Duryodhan believed and trusted his own might and strength as his whole body was blessed by his blind folded mother Gandhari. Gandhari made Duryodhan powerful by unfolding her eye veil to transmit her power to Duryodhan. It was Krishna who played the trick for Duryodhan to have a weakest part of his body (His thighs). When Gandhari called Duroyodhan to appear in front of her in a fully naked form, Duryodhan failed due to false advice from Lord Sri Krishna who suggested Duryodhan to hide his private part Duryodhan never knew that it would cause his death during the fight between Bhim and Duryodhan. and worn a piece of clothe around his waist covering his private part and thighs.

    Why to look back when Duryodhan was sure of his strength and his victory through the power of his Mother Gandhari? I say it was an over confidence that many of us have and ignore to look back, but only to look forward.

    No life without Sun ¤

  • #571277
    It depends on the situation whether or not one should look back. Suppose you are given a task by your boss that was similar to something you did earlier despite the fact that you made some error at that time, because he has faith in your ability. It is good to step back & bring to mind what mistakes you did then so as not to repeat them, to prove to your boss that indeed the faith in your ability was not misplaced. In another situation, if you are unhappy with the work place and decide to look for new pastures, you should not then regret leaving the previous job. Once you have made your decision & are determined to find a better work place, why look back? You should be optimistic, instead, toward a bright future.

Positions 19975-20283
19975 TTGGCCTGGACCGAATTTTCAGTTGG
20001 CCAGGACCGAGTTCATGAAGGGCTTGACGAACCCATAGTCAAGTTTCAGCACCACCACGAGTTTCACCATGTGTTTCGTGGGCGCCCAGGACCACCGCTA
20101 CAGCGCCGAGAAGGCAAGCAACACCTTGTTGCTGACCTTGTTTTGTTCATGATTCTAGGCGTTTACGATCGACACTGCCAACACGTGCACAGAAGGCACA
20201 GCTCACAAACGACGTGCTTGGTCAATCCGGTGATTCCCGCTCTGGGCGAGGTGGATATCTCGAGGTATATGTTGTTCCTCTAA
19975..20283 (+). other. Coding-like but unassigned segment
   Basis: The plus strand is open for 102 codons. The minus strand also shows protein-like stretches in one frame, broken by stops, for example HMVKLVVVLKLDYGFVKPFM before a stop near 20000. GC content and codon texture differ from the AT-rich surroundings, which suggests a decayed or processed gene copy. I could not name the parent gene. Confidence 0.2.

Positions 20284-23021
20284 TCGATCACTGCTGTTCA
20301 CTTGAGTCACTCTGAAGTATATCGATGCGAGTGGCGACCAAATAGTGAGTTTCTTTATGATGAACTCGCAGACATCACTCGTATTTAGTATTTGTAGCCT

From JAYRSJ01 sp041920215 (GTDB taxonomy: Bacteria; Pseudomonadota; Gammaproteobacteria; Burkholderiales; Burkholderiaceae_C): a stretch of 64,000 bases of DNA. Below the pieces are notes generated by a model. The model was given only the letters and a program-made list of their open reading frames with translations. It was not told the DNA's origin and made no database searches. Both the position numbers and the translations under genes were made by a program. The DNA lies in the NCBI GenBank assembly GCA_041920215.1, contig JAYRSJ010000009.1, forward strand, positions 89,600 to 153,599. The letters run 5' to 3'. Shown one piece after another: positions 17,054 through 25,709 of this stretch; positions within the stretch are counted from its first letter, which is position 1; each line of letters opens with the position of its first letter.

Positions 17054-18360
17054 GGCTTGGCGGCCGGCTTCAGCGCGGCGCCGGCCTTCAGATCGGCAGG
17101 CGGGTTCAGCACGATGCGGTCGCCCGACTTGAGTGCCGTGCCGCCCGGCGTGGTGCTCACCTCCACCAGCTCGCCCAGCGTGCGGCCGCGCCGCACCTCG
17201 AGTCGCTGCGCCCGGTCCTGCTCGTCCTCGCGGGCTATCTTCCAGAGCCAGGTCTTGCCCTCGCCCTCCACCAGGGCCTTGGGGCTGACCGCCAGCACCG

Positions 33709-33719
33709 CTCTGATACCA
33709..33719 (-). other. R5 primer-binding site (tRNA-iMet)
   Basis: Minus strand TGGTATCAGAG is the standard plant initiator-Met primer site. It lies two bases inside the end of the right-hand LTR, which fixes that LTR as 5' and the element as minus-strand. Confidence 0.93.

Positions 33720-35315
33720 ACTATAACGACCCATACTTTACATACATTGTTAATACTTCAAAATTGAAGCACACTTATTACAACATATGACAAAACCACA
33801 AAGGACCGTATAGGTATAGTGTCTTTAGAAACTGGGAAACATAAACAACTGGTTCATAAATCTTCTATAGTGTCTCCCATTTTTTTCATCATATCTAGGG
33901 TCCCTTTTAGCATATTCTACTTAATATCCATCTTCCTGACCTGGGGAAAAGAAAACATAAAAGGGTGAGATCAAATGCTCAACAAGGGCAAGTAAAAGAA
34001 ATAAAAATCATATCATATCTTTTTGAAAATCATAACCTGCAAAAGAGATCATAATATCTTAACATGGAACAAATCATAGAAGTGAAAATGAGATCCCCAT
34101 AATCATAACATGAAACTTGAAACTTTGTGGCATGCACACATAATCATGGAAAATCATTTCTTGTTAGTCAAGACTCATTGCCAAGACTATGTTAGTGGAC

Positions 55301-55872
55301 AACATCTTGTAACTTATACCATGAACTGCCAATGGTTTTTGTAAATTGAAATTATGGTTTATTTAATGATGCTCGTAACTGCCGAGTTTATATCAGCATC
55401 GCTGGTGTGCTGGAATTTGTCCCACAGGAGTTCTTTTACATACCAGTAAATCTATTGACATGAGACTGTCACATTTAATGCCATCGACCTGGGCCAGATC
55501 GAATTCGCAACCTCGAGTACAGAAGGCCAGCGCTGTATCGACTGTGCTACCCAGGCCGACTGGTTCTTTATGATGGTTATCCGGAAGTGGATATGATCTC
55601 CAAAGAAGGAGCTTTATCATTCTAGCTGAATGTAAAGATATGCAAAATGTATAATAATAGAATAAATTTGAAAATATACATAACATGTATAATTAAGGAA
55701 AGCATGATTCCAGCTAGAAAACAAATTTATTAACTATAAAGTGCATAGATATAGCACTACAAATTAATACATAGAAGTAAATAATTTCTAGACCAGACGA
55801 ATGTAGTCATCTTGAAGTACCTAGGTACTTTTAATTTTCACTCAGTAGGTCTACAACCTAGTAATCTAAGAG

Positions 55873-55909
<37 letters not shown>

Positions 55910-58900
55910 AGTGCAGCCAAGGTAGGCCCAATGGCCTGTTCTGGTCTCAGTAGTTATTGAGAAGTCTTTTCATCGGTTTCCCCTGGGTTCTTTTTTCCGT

In a personal relationship it may be tough, though, to take a firm decision either way. Should you let go and move ahead if the relationship does not work out, or look back & see the possibilities of nurturing the relationship & giving it a chance?

    Let's take the situation of somebody getting into bad company, acquiring an addiction. Has he/she travelled too far? Is there hope of turning back and being reformed?

    It is difficult sometimes not to look back, though, in certain cases, such as losing a loved one. Was there something that could have been done which would have kept the person still with us for a little longer? I'm sure this query must have come up in your mind. But what is required is for us to move on, realize that life must go on, that the loved one will not want us to get depressed & sink into stagnation, not having the will the live our own life to the maximum. Look back on the good memories you had with that person, feel the strength of their presence in your heart- and move forward.